In some examples, real-time redirection messages from the impression monitor system 132 may be omitted from the example process of FIG. 10, in which cases the impression monitor system 132 does not send redirect instructions to the client computer 202, 203. Instead, the client computer 202, 203 refers to its partner-priority-order cookie 220 to determine partners (e.g., the partners 206 and 208) to which it should send redirects and the ordering of such redirects. In some examples, the client computer 202, 203 sends redirects substantially simultaneously to all partners listed in the partner-priority-order cookie 220 (e.g., in seriatim, but in rapid succession, without waiting for replies). In such some examples, block 1010 is omitted and at block 1012, the client computer 202, 203 sends a next partner redirect based on the partner-priority-order cookie 220. In some such examples, blocks 1006 and 1008 may also be omitted, or blocks 1006 and 1008 may be kept to provide time for the impression monitor system 132 to provide the URL scrape instruction 320 at block 1016.

Turning to FIG. 11, the example flow diagram may be performed by the impression monitor system 132 (FIGS. 2 and 3) to log impressions and/or redirect beacon requests to web service providers (e.g., database proprietors) to log impressions. Initially, the impression monitor system 132 waits until it has received a beacon request (e.g., the beacon request 304 of FIG. 3) (block 1102). The impression monitor system 132 of the illustrated example receives beacon requests via the HTTP server 232 of FIG. 2. When the impression monitor system 132 receives a beacon request (block 1102), it determines whether a cookie (e.g., the panelist monitor cookie 218 of FIG. 2) was received from the client computer 202, 203 (block 1104). For example, if a panelist monitor cookie 218 was previously set in the client computer 202, 203, the beacon request sent by the client computer 202, 203 to the panelist monitoring system will include the cookie.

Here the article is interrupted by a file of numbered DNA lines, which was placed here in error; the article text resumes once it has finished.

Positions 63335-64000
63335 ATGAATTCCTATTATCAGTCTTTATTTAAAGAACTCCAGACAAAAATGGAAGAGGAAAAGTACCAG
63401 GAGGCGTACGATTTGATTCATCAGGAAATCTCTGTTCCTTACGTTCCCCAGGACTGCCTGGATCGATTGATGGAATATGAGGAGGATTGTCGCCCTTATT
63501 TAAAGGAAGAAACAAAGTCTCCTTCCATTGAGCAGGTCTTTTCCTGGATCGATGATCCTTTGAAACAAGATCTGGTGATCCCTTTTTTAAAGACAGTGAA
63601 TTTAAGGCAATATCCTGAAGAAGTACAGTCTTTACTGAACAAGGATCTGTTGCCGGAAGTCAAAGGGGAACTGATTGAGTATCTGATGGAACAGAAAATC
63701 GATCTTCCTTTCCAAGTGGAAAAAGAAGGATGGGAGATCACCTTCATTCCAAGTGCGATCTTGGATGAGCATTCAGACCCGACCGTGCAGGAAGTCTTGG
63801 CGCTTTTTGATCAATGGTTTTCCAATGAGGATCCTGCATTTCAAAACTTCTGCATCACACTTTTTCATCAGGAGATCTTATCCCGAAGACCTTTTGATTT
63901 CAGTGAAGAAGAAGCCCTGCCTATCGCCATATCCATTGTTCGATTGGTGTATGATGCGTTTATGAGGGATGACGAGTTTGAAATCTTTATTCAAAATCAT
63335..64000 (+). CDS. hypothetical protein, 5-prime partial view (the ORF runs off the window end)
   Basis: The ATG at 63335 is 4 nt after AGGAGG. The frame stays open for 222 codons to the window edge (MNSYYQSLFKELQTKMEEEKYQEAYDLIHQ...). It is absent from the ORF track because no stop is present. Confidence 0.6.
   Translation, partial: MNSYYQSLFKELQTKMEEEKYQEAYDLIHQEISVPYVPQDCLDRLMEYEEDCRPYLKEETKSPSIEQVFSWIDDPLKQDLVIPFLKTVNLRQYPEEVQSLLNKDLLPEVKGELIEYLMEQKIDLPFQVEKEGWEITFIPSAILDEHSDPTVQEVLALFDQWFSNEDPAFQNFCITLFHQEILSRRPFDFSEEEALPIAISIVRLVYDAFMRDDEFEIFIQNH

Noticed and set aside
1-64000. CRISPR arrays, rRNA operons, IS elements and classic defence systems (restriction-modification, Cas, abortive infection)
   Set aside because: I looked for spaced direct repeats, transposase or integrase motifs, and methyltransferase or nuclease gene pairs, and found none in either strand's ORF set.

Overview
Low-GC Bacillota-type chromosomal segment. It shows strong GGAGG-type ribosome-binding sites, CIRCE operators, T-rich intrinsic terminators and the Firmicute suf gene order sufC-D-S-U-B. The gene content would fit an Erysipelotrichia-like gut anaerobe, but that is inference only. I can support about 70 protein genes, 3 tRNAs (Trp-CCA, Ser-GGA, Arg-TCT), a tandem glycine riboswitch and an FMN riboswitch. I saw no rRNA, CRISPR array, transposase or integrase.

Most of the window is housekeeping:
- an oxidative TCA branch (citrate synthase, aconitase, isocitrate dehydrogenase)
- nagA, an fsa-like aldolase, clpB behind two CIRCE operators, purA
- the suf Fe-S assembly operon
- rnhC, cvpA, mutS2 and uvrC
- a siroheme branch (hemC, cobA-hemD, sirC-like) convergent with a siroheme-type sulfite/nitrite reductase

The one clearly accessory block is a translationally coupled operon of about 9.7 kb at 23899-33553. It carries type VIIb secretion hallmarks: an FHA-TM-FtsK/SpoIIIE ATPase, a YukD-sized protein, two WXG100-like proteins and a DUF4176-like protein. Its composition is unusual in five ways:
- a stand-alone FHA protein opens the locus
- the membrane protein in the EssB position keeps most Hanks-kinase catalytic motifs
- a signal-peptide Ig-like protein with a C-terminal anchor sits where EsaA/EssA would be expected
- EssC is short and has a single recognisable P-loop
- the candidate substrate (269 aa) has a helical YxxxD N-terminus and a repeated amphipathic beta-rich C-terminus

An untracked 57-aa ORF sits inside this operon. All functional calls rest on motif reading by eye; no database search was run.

If the impression monitor system 132 determines at block 1104 that it did not receive the cookie in the beacon request (e.g., the cookie was not previously set in the client computer 202, 203, the impression monitor system 132 sets a cookie (e.g., the panelist monitor cookie 218) in the client computer 202, 203 (block 1106). For example, the impression monitor system 132 may use the HTTP server 232 to send back a response to the client computer 202, 203 to ‘set’ a new cookie (e.g., the panelist monitor cookie 218).